Amen and G’mar Chatima Tova


[i] NY Times, August 18, 2017

[ii] Ibid

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Sermon for Yom Kippur Morning 5778, September 30, 2017

Yom Kippur Morning Sermon

10 Tishri, 5778 – September 30, 2017

Shana Tova and G’mar Chatima Tova!  While this is the holiest and most serious day of the year, I cannot help but look out at this congregation and grow a bit maudlin.  This is our 19th High Holy Days together.  Over these last two decades our lives have touched and intersected on a number of levels.  Sally and I know most of your stories.  We have shared your happiest as well as your saddest times.  We are repositories of your secrets and your sorrows, your hopes and your dreams.  It is the listening to and sharing of stories that builds relationships and, in fact, creates a congregation.  While this is Oheb Shalom’ s 164th year of existence, Oheb Shalom is much more than this building.  It is the mingling of our stories over six generations, creating a unique narrative that we call a congregational history as well as a congregational culture. It is the story of our individual as well as our congregational lives. It is our relationship with one another and our relationship with God.  That is what we will be speaking about this morning- the power of relationship.

Our ancestors understood that relationships are at the center of human life.  In the second chapter of Genesis, God created a mate for Adam so he would not be alone.  Eve was called his ezer k’negdo, translated somewhat inaccurately as “helpmate,” but is better understood as “a partner.”  Maimonides differentiates three friendship categories that, while understood to be about marriage, one can certainly extract meaning applicable to friendships, business dealings, and even a relationship with community. First is haver le’davar, a useful friend, or a utilitarian association that depends on reciprocal usefulness. Often, when the davar – the thing that binds the parties disappears, so does the bond of connection as well.

Second, is haver le’deagah, a pleasant and concerned friend, someone with whom to share sorrows and joys. This kind of relationship is needed by each of us in order to share the burdens and celebrations of life. This kind of companion can be regarded as delightful (as in the case of a lover) and trusted (as in the case of a confidant), and can both be found in a single person or in more than one.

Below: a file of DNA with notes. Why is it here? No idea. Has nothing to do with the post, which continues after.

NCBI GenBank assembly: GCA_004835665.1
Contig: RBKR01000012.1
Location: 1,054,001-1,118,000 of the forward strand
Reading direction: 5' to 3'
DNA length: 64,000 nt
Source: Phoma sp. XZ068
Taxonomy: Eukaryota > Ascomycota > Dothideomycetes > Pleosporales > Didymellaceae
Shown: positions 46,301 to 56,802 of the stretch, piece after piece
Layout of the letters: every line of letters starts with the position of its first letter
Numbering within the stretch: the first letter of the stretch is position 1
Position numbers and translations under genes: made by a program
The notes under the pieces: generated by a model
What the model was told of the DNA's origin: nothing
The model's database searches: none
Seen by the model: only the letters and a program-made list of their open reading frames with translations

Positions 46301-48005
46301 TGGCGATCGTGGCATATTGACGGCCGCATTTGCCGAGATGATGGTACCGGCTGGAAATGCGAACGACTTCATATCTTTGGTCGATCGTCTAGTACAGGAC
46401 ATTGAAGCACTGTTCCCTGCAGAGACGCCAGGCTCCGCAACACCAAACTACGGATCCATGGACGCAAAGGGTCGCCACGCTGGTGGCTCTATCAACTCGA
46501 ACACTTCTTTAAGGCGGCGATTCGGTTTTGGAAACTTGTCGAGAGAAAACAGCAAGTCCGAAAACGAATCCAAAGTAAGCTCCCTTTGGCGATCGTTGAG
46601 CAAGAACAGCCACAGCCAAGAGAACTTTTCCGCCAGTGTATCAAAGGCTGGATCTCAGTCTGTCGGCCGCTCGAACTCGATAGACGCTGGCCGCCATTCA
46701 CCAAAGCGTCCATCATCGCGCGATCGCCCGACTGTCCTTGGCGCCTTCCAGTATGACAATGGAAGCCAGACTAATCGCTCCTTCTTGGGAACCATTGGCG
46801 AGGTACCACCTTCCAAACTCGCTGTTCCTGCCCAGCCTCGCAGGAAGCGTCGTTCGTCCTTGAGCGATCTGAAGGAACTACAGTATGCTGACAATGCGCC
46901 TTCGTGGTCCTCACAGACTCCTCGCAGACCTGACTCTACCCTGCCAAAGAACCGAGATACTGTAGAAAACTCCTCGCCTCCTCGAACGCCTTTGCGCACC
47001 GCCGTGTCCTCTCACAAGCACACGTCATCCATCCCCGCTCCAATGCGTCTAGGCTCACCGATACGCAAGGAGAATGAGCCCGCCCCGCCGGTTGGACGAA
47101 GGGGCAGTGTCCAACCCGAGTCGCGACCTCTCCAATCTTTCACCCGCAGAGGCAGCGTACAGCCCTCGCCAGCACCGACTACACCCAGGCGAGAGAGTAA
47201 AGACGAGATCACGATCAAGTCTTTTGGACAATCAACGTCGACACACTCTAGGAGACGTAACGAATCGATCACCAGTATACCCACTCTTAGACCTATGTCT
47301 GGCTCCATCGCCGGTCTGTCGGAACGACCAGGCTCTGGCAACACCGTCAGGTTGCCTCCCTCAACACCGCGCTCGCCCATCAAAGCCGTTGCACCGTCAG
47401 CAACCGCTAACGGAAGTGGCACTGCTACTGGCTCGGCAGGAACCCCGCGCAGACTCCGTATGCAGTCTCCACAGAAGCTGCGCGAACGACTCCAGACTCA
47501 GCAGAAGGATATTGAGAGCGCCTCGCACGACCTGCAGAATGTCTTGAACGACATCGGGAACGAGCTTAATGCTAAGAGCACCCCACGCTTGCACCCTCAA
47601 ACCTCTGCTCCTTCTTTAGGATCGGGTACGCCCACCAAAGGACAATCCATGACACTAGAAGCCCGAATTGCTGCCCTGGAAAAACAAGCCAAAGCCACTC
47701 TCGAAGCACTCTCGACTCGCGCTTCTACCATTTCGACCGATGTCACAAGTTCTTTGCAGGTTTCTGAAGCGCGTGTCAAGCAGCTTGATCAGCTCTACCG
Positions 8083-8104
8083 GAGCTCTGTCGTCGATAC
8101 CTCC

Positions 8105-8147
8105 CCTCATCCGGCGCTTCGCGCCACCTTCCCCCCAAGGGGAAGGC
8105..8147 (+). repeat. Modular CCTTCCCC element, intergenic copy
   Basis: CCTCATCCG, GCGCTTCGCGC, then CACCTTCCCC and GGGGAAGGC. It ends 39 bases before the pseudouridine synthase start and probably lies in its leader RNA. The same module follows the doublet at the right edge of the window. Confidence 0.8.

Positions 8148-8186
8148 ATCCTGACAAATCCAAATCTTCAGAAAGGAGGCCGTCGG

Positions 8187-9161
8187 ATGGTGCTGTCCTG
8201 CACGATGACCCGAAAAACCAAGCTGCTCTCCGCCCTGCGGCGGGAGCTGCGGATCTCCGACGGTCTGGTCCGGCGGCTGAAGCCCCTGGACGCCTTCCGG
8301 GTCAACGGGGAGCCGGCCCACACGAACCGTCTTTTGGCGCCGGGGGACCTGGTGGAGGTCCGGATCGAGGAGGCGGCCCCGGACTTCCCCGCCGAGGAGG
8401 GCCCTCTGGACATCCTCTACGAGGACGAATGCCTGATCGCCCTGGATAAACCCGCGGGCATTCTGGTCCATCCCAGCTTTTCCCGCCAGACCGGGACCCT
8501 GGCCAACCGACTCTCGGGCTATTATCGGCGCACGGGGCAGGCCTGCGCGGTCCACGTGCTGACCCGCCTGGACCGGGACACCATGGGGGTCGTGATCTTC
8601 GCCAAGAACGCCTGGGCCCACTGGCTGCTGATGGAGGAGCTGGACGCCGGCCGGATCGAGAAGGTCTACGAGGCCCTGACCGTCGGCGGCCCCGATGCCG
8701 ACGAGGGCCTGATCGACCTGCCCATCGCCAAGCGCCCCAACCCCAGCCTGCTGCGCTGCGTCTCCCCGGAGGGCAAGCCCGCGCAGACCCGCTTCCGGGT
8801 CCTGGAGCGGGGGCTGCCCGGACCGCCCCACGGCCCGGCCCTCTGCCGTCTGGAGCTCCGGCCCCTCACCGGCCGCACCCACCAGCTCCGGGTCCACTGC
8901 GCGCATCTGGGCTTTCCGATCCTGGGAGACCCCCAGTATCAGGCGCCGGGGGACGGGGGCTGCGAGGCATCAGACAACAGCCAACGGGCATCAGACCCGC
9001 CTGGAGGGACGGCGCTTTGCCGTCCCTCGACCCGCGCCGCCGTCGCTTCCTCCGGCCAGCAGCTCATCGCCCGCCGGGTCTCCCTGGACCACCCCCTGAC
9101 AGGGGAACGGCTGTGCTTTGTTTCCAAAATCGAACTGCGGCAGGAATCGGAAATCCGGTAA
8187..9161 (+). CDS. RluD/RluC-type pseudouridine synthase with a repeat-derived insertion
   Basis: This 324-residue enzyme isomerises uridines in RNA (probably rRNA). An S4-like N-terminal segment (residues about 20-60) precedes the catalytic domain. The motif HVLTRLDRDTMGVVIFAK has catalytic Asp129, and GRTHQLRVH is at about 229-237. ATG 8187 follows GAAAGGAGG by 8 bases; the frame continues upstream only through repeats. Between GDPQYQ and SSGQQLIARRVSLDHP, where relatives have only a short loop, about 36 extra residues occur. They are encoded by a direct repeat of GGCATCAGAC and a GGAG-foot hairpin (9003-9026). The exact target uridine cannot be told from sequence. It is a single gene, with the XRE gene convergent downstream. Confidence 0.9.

The third category is haver le’deah, a friend who shares knowledge and a joint dedication to common goals. One who might inspire and instruct, a relationship where both parties dream of realizing ideals, and a readiness to sacrifice for their attainment.

Each category represents a deepening level of confidence and trust in both intimate relationships and deep friendships. Human beings are drawn to one another for so many reasons, it is especially meaningful to see that reflected and refracted through many traditional texts on what it is to be in relationship. From the beginning, the underlying mission of relationships between men and women, and really, between all living creatures has been one of interdependency.[i]

Modern Jewish theology centers on the relationship between God and human beings.  No one understood this better than Martin Buber, one of the great Jewish thinkers of the twentieth century, best known for his elucidation of I-Thou, the religious philosophy of dialogue. In his book, I and Thou, Buber describes two kinds of relationships, the “I-It”, and the “I-Thou”. The I-It relationship is one based on detachment from others and involves a utilitarian approach, in which one uses another as an object.  In contrast, each person in an I-Thou relationship fully and equally turns toward the other with openness and full engagement. This kind of relationship is characterized by dialogue and by “total presentness.” In an I-Thou relationship, each participant is concerned about the other person. The honor of the other–and not just her usefulness–is of paramount importance. The ethical response of the I-Thou relationship is central to Buber’s understanding of God. For Buber, God is the “Eternal Thou.” God is the only Thou which can never become an It. In other words, while relationships with other people will inevitably have utilitarian elements, in a genuine relationship with God, God cannot be used as a means towards an end.  In addition, our relationship with God serves as the foundation for our I-Thou relationships with all others, and every I-Thou relationship–be it with a person or thing–involves a meeting with God. God, in a sense, is the unifying context, the meeting place, for all meaningful human experience. According to Buber, one encounters God through one’s encounters with other human beings and the world. “Meet the world with the fullness of your being and you shall meet God.”[ii]

When we meet each other as a Thou, not as in It, God is present.  When we truly are present for one another, God is present.  When we take the time to enter into relationship and genuinely listen, God is present in the relationship between two people.